14 Nov 2004

Let's beat AIDS, without talking about sex

November 2004
© Yawning Bread

Let's beat AIDS, without talking about sex

The junior minister for Health said we're not doing enough to stop the spread of HIV. He said "clear messaging" is needed to get results. "Alarm would be more appropriate." (See the article Minister warns of AIDS epidemic)

The junior minister for Health said an "in-your-face approach" was not the right way to alarm people. "Sexual behaviour... is something people don't want to talk about, it's not discussed in polite society." Thus we must remain prissy. We must find a way to alarm people without being impolite; we must send clear messages about AIDS without raising the subject of sex.


But the direct approach, with condoms marching down the street, has worked in Thailand and Cambodia. To that, the minister's response was that we "need to recognise there were conservative people here." Does he think there are no conservative people in our neighbouring countries?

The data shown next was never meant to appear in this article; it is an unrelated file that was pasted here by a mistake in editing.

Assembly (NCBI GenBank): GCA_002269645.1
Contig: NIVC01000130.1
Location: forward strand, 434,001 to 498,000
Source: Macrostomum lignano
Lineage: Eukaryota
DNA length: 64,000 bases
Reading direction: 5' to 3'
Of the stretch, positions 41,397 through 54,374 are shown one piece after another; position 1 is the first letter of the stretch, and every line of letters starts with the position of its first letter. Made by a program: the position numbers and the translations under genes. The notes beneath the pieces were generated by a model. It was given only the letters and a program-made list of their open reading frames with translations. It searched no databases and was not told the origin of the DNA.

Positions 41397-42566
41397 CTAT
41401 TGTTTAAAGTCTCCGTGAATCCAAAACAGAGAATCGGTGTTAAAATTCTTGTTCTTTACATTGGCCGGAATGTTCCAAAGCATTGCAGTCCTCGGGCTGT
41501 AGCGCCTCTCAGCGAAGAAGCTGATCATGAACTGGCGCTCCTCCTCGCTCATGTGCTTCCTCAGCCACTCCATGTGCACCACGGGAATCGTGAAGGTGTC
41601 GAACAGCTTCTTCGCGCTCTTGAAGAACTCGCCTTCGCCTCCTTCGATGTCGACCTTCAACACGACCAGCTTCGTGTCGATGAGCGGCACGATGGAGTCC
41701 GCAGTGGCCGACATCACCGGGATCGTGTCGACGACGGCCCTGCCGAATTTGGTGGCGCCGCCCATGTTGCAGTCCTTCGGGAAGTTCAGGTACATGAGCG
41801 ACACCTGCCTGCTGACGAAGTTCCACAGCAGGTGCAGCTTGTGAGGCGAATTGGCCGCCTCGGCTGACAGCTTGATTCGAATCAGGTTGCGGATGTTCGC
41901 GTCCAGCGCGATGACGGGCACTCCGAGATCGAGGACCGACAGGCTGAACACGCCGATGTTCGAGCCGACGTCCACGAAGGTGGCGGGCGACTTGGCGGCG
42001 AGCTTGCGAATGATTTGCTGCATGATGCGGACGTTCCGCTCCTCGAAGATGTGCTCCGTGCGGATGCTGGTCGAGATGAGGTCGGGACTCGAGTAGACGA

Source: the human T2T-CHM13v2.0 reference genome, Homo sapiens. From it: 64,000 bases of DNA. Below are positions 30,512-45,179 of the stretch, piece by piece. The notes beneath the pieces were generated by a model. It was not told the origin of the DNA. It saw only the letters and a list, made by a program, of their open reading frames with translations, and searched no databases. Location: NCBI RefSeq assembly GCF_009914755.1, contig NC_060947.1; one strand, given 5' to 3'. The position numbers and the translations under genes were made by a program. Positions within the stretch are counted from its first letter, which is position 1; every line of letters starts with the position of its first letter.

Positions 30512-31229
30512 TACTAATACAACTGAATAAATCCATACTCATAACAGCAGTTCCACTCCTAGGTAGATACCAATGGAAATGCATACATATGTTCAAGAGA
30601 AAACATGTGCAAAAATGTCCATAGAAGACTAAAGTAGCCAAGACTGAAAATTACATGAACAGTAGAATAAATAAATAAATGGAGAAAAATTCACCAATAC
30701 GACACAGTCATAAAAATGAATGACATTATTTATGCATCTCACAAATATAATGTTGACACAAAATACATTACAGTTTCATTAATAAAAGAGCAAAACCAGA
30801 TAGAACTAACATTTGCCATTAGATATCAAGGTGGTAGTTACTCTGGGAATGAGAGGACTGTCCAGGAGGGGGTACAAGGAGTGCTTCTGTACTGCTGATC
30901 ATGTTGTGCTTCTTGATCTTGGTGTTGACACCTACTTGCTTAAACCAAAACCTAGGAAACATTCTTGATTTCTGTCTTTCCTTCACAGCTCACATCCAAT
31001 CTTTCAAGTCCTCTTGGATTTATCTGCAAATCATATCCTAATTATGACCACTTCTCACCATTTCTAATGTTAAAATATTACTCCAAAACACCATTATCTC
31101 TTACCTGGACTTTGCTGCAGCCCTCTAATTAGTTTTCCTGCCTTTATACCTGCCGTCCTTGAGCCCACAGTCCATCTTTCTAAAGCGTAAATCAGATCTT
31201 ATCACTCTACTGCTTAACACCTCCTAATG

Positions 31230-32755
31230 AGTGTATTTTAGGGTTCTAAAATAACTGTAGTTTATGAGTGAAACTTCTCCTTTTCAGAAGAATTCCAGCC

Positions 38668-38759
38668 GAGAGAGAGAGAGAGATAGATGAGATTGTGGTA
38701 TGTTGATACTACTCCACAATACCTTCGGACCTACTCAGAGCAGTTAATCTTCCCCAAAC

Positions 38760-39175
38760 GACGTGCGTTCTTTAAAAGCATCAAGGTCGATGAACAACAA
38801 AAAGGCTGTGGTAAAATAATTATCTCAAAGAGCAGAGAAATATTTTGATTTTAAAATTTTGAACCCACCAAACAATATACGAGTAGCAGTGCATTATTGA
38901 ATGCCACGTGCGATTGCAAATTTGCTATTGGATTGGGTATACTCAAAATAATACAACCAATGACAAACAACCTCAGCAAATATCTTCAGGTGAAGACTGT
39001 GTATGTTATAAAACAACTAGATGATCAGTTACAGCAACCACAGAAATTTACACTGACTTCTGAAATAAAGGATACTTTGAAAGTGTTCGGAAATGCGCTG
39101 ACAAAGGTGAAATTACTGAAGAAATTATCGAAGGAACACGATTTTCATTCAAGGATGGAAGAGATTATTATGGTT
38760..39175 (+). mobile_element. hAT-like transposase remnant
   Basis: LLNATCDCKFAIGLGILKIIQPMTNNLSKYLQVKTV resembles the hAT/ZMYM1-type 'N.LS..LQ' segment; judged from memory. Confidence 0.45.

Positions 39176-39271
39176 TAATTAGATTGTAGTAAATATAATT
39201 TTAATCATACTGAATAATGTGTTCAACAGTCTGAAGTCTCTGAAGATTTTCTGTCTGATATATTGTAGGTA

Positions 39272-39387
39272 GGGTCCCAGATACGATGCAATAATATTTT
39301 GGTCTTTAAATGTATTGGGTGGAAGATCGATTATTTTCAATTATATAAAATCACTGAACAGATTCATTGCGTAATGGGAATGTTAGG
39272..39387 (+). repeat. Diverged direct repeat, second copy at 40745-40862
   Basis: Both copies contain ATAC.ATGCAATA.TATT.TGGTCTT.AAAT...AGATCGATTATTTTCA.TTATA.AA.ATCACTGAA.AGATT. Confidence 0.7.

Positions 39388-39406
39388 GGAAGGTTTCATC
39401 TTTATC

In his speech on 10 November, the minister cited Randy Shiltz' book, "And the band played on" about how, in the 1980s, people tried to ignore the growing threat and carry on in denial. What does he think he is suggesting now?

I mentioned in another article, Gambling on the Singapore model, that one of the weaknesses of Singapore in coping with change is our tendency to "concede at least part of the way to the conservatives."

"But in these times, when we need to make dramatic changes of course to cope with a rapidly changing external environment, the inability to shake off our conservatism, our unwillingness to challenge archaic tenets, holds us back."